Business Standard

DHFL: NCLAT sets aside order that directed to consider Wadhwan's 2nd offer

The NCLAT direction came over a batch of petitions filed by Union Bank of India


Press Trust of India New Delhi
The National Company Law Appellate Tribunal (NCLAT) has set aside an earlier order of the Mumbai bench of the NCLT, which had directed the administrator of the debt-ridden DHFL to put the second settlement proposal by erstwhile promoter Kapil Wadhwan before its lenders for consideration.
The appellate tribunal observed that NCLT has passed directions to consider the second proposal from Wadhwan, despite the fact that the Committee of Creditors (CoC) of DHFL had already by an overwhelming majority approved the Piramal Capital & Housing Finance's resolution plan and the administrator had applied before it for its approval.
Citing a recent judgement passed by the Supreme Court in the case of Ebix Singapore, the NCLAT said "there was no scope for negotiations between the parties once the CoC has approved the resolution plan".
"The said exercise was beyond the jurisdiction of the adjudicating authority (NCLT), hence unsustainable and liable to be set aside," said a three-member NCLAT bench in its judgement passed on January 27, 2022.
The NCLAT direction came over a batch of petitions filed by Union Bank of India on behalf of the CoC, DHFL's Administrator and Piramal Capital & Housing Finance - successful resolution applicant challenging NCLT order.
Earlier on May 19, 2021, passing an order, the National Company Law Tribunal (NCLT) had directed the administrator of Dewan Housing Finance Corporation Ltd (DHFL) to place the second offer by Wadhwan before CoC for consideration, decision, voting and to inform it within ten days.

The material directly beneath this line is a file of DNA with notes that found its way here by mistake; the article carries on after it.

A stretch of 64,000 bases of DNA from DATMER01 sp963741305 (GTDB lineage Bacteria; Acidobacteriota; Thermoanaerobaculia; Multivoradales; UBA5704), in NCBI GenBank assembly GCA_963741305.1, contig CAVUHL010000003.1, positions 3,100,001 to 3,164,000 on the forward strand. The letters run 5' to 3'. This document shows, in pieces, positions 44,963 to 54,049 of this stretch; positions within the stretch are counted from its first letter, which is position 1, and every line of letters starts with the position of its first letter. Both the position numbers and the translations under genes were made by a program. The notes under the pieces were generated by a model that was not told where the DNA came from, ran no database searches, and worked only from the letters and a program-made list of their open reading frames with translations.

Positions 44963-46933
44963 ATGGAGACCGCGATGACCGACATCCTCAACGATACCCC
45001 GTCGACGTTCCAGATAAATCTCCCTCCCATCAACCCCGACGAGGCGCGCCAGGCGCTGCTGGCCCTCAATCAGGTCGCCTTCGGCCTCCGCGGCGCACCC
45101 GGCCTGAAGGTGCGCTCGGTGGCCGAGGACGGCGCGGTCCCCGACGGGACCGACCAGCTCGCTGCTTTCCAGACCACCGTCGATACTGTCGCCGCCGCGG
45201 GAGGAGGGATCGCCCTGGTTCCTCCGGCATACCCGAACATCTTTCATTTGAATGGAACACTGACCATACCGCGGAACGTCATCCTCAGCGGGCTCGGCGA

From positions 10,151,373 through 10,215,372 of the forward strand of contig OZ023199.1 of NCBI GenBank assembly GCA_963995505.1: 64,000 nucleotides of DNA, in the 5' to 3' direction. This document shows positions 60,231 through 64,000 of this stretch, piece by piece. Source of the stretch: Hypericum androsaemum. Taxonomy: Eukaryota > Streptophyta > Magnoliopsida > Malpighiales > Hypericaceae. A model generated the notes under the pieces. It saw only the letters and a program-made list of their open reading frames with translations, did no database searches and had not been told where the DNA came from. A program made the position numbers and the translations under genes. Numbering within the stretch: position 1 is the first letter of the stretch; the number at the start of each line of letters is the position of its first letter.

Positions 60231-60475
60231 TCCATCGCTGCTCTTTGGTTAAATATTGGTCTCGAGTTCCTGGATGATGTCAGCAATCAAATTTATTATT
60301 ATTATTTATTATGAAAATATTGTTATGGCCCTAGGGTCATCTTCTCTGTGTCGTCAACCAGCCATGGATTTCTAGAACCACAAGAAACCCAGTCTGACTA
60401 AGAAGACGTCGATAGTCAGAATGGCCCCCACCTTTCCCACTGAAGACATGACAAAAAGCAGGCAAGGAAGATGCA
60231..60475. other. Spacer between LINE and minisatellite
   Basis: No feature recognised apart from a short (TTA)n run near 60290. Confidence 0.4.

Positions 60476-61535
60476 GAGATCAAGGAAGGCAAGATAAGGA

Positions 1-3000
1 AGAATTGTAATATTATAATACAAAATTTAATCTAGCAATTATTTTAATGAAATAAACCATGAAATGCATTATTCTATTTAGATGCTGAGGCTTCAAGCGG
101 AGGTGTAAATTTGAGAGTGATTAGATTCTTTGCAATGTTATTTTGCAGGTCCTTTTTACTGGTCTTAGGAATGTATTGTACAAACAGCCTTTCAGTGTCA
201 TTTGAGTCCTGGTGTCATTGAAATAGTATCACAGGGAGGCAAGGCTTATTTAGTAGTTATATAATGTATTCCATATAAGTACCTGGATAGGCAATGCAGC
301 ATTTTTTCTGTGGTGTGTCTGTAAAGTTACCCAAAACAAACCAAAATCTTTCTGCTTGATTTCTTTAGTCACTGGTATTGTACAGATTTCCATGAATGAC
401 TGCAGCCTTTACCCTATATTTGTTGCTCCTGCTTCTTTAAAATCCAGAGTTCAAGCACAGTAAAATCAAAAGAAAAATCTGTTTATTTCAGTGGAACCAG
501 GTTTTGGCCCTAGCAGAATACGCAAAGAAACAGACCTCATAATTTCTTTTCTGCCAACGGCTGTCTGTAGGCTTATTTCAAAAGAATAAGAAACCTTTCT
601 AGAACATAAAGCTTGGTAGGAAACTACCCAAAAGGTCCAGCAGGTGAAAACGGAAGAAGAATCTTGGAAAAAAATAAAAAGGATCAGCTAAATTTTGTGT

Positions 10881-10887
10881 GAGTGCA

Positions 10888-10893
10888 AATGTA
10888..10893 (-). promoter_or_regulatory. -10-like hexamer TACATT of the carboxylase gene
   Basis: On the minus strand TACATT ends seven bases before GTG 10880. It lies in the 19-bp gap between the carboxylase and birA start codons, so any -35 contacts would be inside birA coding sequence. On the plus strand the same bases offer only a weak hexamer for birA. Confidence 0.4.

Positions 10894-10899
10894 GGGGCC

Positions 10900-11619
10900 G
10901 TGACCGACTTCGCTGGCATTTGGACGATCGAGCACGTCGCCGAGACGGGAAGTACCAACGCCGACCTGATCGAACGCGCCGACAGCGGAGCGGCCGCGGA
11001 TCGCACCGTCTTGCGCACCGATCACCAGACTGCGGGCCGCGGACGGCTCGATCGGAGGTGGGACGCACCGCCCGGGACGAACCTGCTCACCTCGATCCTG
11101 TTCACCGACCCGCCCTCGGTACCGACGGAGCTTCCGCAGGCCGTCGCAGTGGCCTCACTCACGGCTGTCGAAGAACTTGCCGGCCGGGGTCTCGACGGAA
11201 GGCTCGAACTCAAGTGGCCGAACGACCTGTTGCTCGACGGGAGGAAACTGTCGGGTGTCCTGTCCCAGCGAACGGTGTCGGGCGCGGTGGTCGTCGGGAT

This said order was challenged by CoC, Administrator and Piramal before the appellate insolvency tribunal NCLAT.
During the pendency of this appeal before the appellate tribunal, NCLT had on June 7, 2021, passed an order approving the resolution plan of Piramal Capital & Housing Finance Ltd.
During the proceedings, Union Bank had contended that there is no provision in the Insolvency & Bankruptcy Code (IBC) by which NCLT is empowered to pass such order. Moreover, the second offer was neither submitted in compliance with the RFRP (Request for Resolution Plan) nor compliance with Section 12A of the IBC Code.
Under Section 12A of the IBC, the tribunal can permit withdrawal of an ongoing insolvency process against a company subject to certain conditions. Such application is filed by the company with the approval of 90 per cent voting share of the committee of creditors.
According to the petitioners, throughout the Corporate Insolvency Resolution Process (CIRP) of DHFL, Wadhawan was sending various letters and proposals, including the first offer, all of which have been placed before the CoC. The CoC was of the view that such proposals cannot be considered.
The second offer was nothing but the first offer in a different form, it added.